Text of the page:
10 Classic Films to See to Call Yourself a Film Buff
Thu 1 Nov 2018
With so many classic movies out there, it can be hard to know where to begin. Here’s our list of 10 of the best to get you started.
Watch these and you’ll be well on the way to film buff status!
The Night of the Hunter (1955)
Inspired by silent movies and expressionism, Charles Laughton’s only feature film was panned by critics and audiences alike at the time of its release; tragically Laughton never directed again. Today, it’s acclaimed for its cinematography, story and performances – particularly by Robert Mitchum. Ranking second in Cahiers du cinema’s list of most beautiful films, this is a masterclass in how to make a thrilling, stunning, quietly influential movie.
12 Angry Men (1957)
Considered one of the greatest films of all time with a rare 100% on Rotten Tomatoes and #5 ranking on IMDb’s Top Movies List, this is a clear winner with both critics and audiences. With the life of a young man in the hands of twelve jurors, 12 Angry Men creates a simple, realistic, thought-provoking and inspiring piece of cinema.
Easy Rider (1969)
A road movie like no other that Variety calls a “poetic trip along Southwest America”, Easy Rider explores the counterculture of the 1960s. Hippies, bikes, rock n’ roll – it’s all here as Wyatt and Billy (Peter Fonda and Dennis Hopper) bike across America. These boys really were born to be wild!
2001: A Space Odyssey (1968)
“Arguably Kubrick’s greatest gift to cinema” according to Empire. With themes of man vs. machine, sentience and mankind’s evolution, this is one thought-provoking watch! A masterpiece that changed science-fiction forever with its epic scope, transcending soundtrack and innovative effects.
Night of the Living Dead (1968)
George A. Romero changed horror forever with this chilling influential zombie flick. Boarded up in a farmhouse, a small group of people take refuge from the undead outside. Despite being shot on a tiny budget, this film has managed to make a huge impact, frequently appearing on Greatest Films of All Time lists.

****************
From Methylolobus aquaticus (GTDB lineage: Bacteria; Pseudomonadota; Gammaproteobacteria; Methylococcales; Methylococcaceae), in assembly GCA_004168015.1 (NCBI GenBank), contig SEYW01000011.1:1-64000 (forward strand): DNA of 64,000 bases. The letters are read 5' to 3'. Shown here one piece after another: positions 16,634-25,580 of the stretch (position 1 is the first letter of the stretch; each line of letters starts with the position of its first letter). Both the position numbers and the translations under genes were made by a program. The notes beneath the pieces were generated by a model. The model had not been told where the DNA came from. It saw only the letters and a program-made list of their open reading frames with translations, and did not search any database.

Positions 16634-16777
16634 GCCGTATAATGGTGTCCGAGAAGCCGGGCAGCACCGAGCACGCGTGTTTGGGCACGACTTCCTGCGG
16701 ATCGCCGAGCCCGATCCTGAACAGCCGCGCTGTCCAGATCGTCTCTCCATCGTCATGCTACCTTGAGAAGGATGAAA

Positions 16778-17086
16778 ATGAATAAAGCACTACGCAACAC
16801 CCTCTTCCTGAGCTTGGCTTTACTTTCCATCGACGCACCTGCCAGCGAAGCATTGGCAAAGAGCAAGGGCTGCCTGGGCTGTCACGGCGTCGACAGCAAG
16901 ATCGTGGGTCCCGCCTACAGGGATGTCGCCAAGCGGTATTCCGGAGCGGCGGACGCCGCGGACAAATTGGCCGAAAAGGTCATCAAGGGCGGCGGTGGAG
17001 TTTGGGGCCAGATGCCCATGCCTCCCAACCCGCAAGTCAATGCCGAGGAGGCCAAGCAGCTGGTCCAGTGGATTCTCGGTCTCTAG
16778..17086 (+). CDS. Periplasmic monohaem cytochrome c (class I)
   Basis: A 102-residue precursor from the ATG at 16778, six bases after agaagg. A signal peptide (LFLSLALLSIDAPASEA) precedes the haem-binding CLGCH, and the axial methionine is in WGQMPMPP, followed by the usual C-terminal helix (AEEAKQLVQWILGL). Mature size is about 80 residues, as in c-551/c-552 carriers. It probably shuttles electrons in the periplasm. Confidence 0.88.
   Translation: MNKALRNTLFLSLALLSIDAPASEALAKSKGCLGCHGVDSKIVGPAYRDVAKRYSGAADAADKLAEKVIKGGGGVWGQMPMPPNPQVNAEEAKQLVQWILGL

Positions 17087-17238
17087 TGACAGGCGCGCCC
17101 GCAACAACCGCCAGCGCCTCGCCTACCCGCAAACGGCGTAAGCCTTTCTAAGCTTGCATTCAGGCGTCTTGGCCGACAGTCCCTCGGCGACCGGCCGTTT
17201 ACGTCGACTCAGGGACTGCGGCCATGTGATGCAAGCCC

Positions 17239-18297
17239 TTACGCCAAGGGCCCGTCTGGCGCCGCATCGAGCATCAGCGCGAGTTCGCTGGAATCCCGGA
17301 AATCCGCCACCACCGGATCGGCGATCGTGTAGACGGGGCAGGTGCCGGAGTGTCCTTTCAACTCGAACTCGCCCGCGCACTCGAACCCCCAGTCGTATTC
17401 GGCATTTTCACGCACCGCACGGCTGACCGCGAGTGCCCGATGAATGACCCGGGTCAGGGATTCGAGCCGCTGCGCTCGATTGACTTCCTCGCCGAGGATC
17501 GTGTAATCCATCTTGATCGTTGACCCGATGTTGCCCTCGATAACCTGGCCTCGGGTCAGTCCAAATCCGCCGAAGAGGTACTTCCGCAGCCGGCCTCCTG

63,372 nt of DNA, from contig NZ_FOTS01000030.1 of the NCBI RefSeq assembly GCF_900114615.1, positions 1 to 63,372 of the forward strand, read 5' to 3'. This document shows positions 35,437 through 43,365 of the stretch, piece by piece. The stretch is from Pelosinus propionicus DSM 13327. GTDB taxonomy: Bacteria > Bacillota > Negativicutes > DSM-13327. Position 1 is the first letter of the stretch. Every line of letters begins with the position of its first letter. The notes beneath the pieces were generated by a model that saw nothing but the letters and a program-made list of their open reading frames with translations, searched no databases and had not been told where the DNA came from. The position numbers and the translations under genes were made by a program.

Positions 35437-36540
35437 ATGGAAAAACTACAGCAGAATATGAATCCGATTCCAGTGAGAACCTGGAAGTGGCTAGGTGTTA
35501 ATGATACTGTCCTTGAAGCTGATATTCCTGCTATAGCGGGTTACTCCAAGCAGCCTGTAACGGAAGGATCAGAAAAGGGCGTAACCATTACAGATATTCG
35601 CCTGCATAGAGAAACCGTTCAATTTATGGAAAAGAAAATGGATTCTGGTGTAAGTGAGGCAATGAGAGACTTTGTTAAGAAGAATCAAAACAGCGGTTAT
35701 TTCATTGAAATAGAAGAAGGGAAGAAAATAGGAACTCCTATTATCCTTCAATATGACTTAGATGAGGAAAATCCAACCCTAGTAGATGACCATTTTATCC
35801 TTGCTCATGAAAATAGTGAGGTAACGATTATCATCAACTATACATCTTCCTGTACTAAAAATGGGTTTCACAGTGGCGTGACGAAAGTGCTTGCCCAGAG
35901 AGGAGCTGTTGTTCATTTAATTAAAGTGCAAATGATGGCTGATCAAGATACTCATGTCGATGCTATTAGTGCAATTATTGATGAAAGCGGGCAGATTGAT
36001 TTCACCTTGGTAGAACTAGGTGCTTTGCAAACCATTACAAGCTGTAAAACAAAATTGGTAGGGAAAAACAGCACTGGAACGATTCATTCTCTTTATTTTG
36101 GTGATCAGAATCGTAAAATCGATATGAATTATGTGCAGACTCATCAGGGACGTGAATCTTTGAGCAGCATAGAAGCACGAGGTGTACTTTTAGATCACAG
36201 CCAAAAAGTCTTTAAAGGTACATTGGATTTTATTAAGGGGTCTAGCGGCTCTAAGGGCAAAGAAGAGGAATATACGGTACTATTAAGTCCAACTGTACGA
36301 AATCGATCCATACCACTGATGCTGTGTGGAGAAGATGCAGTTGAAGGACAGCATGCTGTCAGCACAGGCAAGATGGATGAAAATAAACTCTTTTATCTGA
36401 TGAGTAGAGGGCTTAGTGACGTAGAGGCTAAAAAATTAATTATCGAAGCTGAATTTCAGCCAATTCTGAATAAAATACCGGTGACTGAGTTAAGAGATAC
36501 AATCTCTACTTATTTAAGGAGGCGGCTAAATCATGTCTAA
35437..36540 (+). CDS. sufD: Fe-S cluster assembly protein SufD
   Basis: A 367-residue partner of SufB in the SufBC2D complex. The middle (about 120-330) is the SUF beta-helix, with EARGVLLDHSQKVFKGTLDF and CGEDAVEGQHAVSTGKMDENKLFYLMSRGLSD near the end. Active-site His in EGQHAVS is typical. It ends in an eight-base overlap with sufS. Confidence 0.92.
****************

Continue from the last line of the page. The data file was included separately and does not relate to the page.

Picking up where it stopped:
All About Eve (1950)
An unforgettable look at Broadway, acting and the darker side of theatre – Bette Davis gives the performance of her career as an ageing star seeing a young enthusiast trying to take her place in the spotlight. With clever scripting and unforgettable performances it’s no surprise this film was nominated for a record-setting 14 Oscars.
The Maltese Falcon (1941)
Described as “The perfect movie experience” by Empire and often considered one of the greatest Noir films of all time. Humphrey Bogart stars in this influential classic about a private detective and his encounters with a femme fatale and three men trying to steal a valuable falcon statue. Atmospheric and full of suspense, it’s a must-see.
Rebel Without a Cause (1955)
James Dean stars as Jim Stark, arguably Dean’s most iconic role. This was a film ahead of its time with its candid portrayal of youth, masculinity and rebellion. Praised for its acting, the film received numerous award nominations and continues to be cherished and relatable to this day.
West Side Story (1961)
Winner of 10 Academy Awards and hailed as “a landmark of musical history” by legendary film critic Roger Ebert – West Side Story follows two young people from different gangs who fall deeply in love, but with tensions rising tragedy is looming. This modern retelling of Romeo and Juliet provides some of cinemas finest dances, songs and thought-provoking themes.
A timeless classic, described as “grippingly powerful” by The Guardian. Home to some of the most famous film quotes of all time such as “We’ll always have Paris” and “Louis, I think this is the beginning of a beautiful friendship”. This is an iconic Hollywood movie about love, sacrifice and the fears of an ongoing war.